Two months before the expedition was to depart, Lewis and Clark found themselves with another co-traveler. Sacagawea went into labor. Lewis, who acted as the expedition’s doctor was called on for the only time during the journey to assist in a delivery. Lewis was anxious to insure his Shoshone interpreter was in good shape for the arduous journey and he later reported “her labour was tedious and the pain violent.” Told that a small amount of the rattle of rattlesnake might speed the delivery, Lewis broke up a rattler tail and mixed it with water. “She had not taken [the mixture] more than ten minutes before she brought forth.”
No one, it seemed, contemplated leaving Sacagawea and her infant son behind. When the party set out up the Missouri in April 1805, Sacagawea carried Jean Baptiste Charbonneau on her back in an Indian cradleboard. Nicknamed “Pomp” or “Pompey” by Clark, who developed a strong attachment to the boy, Jean Baptiste accompanied his mother on every step of her epic journey to the Pacific and back.
As hoped, Sacagawea’s services as a translator played a pivotal role in securing horses from the Shoshone. Jean Baptiste’s presence also proved unexpectedly useful by helping to convince the Indians the party encountered that their intentions were peaceful. No war party, the Indians reasoned, would bring along a mother and infant.
When the Corps of Discovery returned east in 1805, Charbonneau, Sacagawea, and Jean Baptiste resumed the fur-trading life. Little is known of Sacagawea’s subsequent fate; though a fur trader claimed she died of a “putrid fever” in 1812 at a Missouri River trading post.
True to a promise he had made to Sacagawea during the expedition, Clark paid for Jean Baptiste’s education at a St. Louis Catholic academy and became something of an adoptive father to the boy. Jean Baptiste learned French, German, and Spanish, hunted with noblemen in the Black Forest of Germany, traveled in Africa, and returned to further explore the American West. He died in 1866 en route to the newly discovered gold fields of Montana.
Today in 1990 James “Buster” Douglas defeated Mike Tyson, the undisputed heavyweight champion of the world, in 10 rounds at a boxing match in Tokyo, Japan.
“Iron Mike,” Tyson seemed invincible and was considered a 42-1 favorite to win. However, from the start, Douglas managed to dominate the fight. Tyson, on the other hand, didn’t seem to have his heart in the fight, although he knocked Douglas to the ground at the end of the eighth round. Douglas was able to get up and went on to knock out Tyson and win the fight in the 10th round of the scheduled 12-round match. His victory was considered one of the biggest upsets in boxing history.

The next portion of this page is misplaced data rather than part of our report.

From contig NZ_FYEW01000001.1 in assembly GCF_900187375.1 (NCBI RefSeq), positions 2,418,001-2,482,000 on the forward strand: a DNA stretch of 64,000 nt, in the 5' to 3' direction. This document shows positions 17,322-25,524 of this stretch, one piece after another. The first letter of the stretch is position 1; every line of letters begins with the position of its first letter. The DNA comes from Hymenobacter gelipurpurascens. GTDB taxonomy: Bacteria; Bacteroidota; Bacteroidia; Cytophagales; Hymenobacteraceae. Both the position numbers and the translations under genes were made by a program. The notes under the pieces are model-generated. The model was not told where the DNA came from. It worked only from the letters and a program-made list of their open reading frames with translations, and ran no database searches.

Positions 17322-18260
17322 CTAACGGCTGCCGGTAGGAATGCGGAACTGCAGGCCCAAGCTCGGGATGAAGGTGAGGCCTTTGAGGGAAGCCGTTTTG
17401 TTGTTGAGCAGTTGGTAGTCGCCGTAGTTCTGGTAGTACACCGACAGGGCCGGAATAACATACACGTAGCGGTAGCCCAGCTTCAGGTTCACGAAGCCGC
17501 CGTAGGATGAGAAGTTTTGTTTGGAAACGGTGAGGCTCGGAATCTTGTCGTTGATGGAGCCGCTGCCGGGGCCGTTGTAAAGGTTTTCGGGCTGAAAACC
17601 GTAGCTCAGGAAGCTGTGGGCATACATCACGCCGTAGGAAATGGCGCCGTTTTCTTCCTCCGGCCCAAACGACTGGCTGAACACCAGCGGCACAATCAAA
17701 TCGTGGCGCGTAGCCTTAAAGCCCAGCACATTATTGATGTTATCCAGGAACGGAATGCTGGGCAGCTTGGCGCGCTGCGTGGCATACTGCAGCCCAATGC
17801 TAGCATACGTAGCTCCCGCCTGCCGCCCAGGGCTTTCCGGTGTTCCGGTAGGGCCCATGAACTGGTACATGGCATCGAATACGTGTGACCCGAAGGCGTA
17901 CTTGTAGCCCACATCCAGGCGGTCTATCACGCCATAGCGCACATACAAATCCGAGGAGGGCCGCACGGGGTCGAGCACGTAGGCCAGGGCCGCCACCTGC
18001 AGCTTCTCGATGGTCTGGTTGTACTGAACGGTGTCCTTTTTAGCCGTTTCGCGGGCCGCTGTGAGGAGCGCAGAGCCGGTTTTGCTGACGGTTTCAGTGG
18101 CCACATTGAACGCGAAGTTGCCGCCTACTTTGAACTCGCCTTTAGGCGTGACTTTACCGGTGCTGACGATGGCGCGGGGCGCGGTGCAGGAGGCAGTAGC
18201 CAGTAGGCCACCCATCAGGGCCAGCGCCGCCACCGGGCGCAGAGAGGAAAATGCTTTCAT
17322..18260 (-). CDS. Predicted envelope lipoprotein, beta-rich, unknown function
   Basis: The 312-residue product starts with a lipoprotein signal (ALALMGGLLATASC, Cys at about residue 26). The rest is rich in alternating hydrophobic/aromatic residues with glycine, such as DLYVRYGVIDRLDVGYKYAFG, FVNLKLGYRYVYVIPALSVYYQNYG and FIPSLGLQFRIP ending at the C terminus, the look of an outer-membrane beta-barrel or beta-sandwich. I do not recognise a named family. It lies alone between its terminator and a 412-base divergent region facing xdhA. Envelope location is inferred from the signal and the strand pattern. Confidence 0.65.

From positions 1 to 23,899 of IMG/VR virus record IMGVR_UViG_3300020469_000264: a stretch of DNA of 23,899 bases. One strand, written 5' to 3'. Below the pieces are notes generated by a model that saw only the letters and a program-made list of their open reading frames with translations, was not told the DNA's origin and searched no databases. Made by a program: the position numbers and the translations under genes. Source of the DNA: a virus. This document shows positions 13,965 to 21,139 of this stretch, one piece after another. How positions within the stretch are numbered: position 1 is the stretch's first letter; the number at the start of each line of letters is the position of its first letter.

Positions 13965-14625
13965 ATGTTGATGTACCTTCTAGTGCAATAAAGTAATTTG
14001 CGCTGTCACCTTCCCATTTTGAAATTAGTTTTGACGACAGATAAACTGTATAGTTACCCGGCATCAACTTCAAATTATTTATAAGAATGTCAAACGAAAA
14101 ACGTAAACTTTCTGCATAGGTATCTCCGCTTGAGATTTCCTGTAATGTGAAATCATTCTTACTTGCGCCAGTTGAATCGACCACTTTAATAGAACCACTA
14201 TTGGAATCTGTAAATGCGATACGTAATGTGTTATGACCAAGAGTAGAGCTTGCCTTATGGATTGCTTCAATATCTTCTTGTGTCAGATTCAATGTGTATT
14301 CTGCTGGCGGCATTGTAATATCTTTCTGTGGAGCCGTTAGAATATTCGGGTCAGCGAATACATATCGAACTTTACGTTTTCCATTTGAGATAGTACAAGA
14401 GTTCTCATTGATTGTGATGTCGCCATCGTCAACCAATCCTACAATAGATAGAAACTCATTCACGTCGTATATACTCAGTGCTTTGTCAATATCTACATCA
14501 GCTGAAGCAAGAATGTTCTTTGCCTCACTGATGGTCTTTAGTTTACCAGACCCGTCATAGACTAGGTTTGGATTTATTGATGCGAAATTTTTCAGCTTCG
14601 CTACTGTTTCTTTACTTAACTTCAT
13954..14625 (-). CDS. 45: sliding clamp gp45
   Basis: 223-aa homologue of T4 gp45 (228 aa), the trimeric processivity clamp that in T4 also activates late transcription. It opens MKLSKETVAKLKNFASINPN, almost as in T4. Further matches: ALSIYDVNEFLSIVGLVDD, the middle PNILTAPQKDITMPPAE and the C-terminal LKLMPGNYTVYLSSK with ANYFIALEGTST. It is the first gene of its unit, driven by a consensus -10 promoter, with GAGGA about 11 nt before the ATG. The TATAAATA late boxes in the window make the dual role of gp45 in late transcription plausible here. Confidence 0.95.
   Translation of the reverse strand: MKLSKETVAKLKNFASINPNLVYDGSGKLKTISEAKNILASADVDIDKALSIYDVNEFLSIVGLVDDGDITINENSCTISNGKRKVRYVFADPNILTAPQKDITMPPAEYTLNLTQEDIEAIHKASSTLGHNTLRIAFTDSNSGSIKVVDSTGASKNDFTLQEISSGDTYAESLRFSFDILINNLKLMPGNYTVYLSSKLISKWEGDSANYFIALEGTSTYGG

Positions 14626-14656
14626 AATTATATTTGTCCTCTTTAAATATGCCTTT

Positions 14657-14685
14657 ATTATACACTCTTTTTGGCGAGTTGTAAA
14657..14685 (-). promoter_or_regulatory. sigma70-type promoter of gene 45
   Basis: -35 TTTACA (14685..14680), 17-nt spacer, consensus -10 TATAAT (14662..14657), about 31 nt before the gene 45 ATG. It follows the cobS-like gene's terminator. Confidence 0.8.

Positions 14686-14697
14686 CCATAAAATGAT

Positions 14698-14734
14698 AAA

Douglas’s reign was short-lived. He fought Evander Holyfield in October 1990 and lost the fight in three rounds. Afterward Douglas announced his retirement from boxing, although he staged a brief comeback in the late 1990s.
The loss to Douglas was the beginning of a long, downward spiral for Tyson: In 1992, he was convicted on rape charges and served three years in prison. In 1996, he won the World Boxing Council title but lost to Evander Holyfield later that year. During a 1997 rematch, Tyson bit Holyfield’s ear and was temporarily banned from boxing. In 2002, after instigating a pre-fight brawl with Lenox Lewis, Tyson’s Nevada boxing license was revoked. The match was moved to Memphis, where Tyson lost the fight. In 2003, despite having earned hundreds of millions of dollars, he declared bankruptcy and in 2006, he was arrested on drug charges.
“Genius is one percent inspiration and ninety-nine percent perspiration.” — Thomas Edison
Happy birthday Thomas Edison, prolific inventor, born today in 1847 at Milan, Ohio.
Throughout his lifetime he acquired over 1,200 patents [another source says 1,093 patents] including the incandescent bulb, phonograph and movie camera.
Thomas Edison died October 18, 1931, at his home, “Glenmont” in Llewellyn Park, West Orange, New Jersey. He is buried behind the home.
Rest in peace Whitney Houston, one of the world’s top-selling singers from the mid-1980s to late 1990s, and actor, found dead in the bathtub of her suite at the Beverly Hilton Hotel in Beverly Hills, California, today in 2012. Houston’s death was the result of accidental drowning. Heart disease and cocaine, which was found in her system, were determined to be contributing factors. She was age 48.
Whitney Elizabeth Houston was born on August 9, 1963, in Newark, New Jersey, She was known for her soaring voice and beauty, won a total of six Grammy Awards and 22 American Music Awards (more than any other female), and is credited with influencing several generations of singers, from Mariah Carey to Jennifer Hudson. Her final album is “I Look to You” (2009).
Houston was buried next to her father at Westfield, New Jersey.